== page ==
Somewhere I belong

May 12, 2015

In my last post I talked about how members of a community are expected to follow some basic rules in order to make that community thrive. And that’s one of the requirements for a successful community. And what do members of a community get out of said membership? A sense of belonging. Humans are social animals by design. It is in our nature to thrive in a group of like-minded individuals rather than in a solitary setting. And while we’re surrounded by people, we subconsciously seek their approval and confirmation. Studies have shown that individuals are more likely to answer a question a particular way when informed that their neighbors have picked that particular answer. And while some individuals can thrive under solitary conditions, most people when left alone quickly yearn for company, any company. Which is why solitary confinement is the most severe form of punishment for misbehaviour in (most) prisons.

I haven’t truly felt a sense of belonging anywhere since primary school. I was a popular kid back then and had lots of friends. Then my parents made me change schools to another one. And that school was supposed to be the continuation-school of a different primary school, and they had a policy by which they would never accept any students who hadn’t attended that particular primary school. But my parents obstinately refused to back down, and I suppose my academic record also helped convince the school officials to grant me admission. And so it came to be that I was literally the only new kid in a class composed of guys who’d known one another for four years. And it didn’t help that I did consistently better than their poster boys and supplanted them at the top of the class. A friend of mine told me in confidence after we’d graduated that even my handful of friends didn’t actually like me and found me callous and arrogant.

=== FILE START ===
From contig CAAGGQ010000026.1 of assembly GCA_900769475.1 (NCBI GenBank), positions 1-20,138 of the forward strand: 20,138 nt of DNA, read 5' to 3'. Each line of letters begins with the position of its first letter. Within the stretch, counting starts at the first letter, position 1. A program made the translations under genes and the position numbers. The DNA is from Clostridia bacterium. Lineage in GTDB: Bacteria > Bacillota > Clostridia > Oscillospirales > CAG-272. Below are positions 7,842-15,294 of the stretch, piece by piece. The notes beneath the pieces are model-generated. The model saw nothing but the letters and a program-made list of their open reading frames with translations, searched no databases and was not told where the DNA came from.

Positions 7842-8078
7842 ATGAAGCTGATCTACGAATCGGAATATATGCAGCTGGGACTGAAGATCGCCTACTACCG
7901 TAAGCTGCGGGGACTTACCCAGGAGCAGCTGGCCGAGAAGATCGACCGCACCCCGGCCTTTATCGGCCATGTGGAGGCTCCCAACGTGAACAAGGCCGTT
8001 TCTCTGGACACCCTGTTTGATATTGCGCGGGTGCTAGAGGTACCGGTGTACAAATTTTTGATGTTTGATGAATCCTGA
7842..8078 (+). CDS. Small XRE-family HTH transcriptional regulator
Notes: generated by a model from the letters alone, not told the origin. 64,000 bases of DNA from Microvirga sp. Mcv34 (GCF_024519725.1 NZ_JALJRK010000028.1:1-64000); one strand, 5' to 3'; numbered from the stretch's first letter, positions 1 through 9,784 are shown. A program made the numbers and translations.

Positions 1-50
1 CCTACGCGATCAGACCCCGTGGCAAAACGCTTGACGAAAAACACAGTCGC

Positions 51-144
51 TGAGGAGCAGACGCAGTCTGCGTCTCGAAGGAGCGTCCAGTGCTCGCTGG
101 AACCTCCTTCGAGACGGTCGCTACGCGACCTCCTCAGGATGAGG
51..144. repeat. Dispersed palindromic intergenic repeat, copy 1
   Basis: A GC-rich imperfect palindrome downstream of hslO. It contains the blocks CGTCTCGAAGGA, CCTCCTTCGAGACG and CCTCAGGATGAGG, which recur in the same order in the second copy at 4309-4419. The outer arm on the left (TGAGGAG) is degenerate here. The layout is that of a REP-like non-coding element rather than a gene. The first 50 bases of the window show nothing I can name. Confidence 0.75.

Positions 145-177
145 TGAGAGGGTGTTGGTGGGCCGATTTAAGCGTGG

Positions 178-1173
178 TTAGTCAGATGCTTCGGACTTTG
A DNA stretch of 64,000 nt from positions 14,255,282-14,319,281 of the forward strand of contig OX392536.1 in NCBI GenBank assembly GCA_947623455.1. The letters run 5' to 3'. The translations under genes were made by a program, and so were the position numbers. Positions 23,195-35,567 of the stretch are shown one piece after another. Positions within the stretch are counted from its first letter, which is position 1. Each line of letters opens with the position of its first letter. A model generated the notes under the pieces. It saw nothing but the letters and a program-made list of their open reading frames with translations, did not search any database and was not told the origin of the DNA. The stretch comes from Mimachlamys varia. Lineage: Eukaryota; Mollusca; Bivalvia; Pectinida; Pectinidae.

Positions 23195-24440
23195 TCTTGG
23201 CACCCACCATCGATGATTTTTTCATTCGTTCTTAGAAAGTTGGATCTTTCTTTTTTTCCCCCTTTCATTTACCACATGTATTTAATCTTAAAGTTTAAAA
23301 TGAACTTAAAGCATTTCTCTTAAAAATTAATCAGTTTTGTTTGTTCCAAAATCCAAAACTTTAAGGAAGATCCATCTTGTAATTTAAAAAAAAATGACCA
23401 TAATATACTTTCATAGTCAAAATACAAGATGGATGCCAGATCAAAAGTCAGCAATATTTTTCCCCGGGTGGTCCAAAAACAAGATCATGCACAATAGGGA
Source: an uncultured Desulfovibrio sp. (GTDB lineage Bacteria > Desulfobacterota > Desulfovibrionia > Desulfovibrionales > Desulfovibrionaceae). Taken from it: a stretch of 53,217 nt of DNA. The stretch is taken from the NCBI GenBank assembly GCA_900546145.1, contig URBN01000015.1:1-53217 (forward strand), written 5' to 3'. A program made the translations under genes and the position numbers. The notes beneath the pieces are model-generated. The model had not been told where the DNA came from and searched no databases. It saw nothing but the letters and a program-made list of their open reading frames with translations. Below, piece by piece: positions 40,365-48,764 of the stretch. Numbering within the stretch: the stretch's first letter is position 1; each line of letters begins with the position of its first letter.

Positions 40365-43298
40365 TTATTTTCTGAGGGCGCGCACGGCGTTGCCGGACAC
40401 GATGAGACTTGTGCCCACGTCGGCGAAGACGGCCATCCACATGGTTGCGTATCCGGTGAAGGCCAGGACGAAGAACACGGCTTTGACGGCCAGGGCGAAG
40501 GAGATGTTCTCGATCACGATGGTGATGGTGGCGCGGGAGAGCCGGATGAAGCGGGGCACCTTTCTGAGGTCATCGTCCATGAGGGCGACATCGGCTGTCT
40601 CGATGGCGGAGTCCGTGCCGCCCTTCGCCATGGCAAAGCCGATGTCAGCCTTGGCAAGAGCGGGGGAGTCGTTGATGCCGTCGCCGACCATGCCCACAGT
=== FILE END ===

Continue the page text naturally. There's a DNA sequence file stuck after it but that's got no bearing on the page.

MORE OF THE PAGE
When the time came for me to go to college, I’d topped the entrance exam to BITS Pilani (not tooting my own horn here, I did horribly in the IIT entrance) and wanted to study Computer Science. But my parents were convinced that computers were just a “bubble” (hah!) and signed me up for electronics instead, a subject I wasn’t interested in at all. So I spent four years hanging out with the electronics crowd, studying topics that put me to sleep and surrounded by people talking about things I couldn’t understand. The only glimpses I got of the people I wanted to be with were during the optional computer science courses I took.

After college, I’ve been employed twice; once at Infinera and currently at Amazon. There are no reasons why I shouldn’t feel a sense of belonging now, but maybe it’s simply some baggage that I’ve carried over from the earlier years. That’s my second-greatest fear at the moment: that I’ll never find a place where I belong. And my greatest fear? That my life won’t amount to anything meaningful.